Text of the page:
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Friday, July 22, 2011




          If by chance, we become a master of a genie who can make our three wishes come true, what would our wishes be?
          In the first reading, when Solomon was asked by God what he wanted, Solomon asked for wisdom.  Because of that he became the wisest king ever.  If God asks us right here and now what we want, what would it be?  Long life, good health, happy family, solution to a particular problem… What do we have in our bucket list?
          In our gospel this Sunday the Kingdom of Heaven is likened to the hidden treasure and the pearl of great price.   In these twin parables, the realities are 1) they are hidden 2) they are found 3) there is a great joy in finding them 4) the finder sells everything 5) the finder buys them.
          The Kingdom of God is a spiritual reality hence it is hidden.  Since it is not composed of matter and form, it is not perceived by our senses.  Because the world canonizes materialism and consumerism, it appeals least among those whose lives are anchored in the existential and material.  It takes faith to see something beyond the perceptible and at the same time seeks to understand what it believes.  An atheist denies God maybe because he cannot be convinced nor prove the existence of  God.  For us believers, we do not need to be convinced and we do not need proofs, we just simply believe.
          We found this treasure when we were baptized and it is kept hidden in our hearts.  It is nurtured in our homes, by the Christian community we belong, in our parish, with our peers.  When we celebrate our faith together with our fellow Christians through the sacraments, the hidden treasure is made manifest.  In those celebrations, our faith grows and as we share our treasure with the rest of the community, we become richer as a person.   We possess something that is very rare and precious.
          Because of his faith, a Christian is a joyful person.  We do not deny that we have our pains and sufferings but in the midst of these, we always find reasons to rejoice.  We find solace and comfort knowing that the God we believe in does not and will not abandon us even if he seems silent and absent.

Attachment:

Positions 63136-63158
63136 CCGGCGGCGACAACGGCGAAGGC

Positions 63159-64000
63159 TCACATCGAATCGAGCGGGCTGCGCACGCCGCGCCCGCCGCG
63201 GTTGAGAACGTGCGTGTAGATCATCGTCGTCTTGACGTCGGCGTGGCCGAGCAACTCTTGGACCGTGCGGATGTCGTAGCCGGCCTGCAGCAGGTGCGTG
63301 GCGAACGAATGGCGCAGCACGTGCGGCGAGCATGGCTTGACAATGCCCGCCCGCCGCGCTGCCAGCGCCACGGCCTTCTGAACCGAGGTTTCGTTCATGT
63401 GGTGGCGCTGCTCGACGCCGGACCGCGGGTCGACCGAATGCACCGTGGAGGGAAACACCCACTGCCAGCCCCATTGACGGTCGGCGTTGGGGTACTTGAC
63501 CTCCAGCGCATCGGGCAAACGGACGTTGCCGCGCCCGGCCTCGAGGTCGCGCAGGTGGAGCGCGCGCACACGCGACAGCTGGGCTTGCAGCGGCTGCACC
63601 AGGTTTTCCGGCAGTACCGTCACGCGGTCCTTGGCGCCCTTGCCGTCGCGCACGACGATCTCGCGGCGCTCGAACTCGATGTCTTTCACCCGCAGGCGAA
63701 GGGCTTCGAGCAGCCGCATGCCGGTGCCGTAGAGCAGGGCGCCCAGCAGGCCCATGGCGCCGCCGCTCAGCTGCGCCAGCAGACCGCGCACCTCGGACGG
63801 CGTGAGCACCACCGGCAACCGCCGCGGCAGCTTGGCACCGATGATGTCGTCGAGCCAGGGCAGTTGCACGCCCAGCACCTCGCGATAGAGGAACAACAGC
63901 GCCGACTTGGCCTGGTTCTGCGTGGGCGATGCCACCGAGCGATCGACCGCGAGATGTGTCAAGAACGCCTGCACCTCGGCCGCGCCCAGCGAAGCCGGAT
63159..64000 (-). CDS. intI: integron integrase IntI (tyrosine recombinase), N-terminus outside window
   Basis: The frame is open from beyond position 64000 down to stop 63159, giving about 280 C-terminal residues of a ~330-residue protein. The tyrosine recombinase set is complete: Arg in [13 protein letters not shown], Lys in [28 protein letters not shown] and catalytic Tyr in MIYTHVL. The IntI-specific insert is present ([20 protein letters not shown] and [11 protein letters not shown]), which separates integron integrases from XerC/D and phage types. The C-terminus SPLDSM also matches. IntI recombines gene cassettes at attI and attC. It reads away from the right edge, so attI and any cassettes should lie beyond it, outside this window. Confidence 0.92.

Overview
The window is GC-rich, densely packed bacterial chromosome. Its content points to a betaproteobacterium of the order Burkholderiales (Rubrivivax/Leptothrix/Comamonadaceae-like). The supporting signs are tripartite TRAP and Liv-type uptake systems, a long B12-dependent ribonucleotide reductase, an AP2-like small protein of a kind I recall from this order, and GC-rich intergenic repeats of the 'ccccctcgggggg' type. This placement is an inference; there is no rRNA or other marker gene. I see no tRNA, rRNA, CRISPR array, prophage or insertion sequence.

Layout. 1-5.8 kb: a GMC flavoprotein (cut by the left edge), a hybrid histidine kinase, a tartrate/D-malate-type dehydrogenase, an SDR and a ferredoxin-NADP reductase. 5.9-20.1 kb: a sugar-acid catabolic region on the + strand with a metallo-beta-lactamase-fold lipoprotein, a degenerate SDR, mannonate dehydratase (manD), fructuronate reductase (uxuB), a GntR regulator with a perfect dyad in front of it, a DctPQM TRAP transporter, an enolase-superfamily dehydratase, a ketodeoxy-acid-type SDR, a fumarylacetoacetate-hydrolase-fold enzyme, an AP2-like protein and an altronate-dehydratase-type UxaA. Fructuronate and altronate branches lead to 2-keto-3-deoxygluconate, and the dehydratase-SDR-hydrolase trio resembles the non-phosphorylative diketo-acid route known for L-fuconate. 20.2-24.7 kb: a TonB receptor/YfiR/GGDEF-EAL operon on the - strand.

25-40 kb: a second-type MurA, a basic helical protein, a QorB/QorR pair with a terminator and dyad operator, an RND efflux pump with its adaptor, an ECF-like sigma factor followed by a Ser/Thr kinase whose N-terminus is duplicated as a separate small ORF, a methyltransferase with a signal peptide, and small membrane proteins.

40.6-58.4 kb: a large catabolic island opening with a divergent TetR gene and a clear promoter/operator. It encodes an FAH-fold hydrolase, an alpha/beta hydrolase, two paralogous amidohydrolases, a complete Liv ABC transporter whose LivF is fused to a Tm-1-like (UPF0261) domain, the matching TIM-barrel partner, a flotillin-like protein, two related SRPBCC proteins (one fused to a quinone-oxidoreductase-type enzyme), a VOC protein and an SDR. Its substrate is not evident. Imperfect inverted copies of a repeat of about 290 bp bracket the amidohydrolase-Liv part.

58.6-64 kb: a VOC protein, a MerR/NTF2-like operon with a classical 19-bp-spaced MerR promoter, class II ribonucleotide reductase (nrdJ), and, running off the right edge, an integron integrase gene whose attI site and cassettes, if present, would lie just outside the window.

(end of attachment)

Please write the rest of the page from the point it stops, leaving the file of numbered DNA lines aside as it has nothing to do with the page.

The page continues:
Sometimes our faith demands that we need to do something that may entail sacrifice.  For an unbeliever looking from the outside, we  can be foolish and out of our mind.  For those of us who have been in love, for others we may be irrational?  But who cares?  We did not mind because we were in love.   To possess a higher good, we need to give up something, we have to die to ourselves, we have to say goodbyes.  We need to bear the pain to pay the price of the treasure we love most.  If we do this in our secular lives, how much more if we want to possess the Kingdom?
          It may sound that the parables suit more those religious persons who have radically followed Jesus in faraway missions, convents, monasteries, etc.  True enough our Church boasts of innumerable saints and unsung heroes who have left families, homelands, careers and everything when they fell in love and followed Jesus.  These parables are also for the simple people only known to God who in their everyday lives continue to discover the Kingdom.  Whenever we possess this treasure, we are the richest person in the whole world.  

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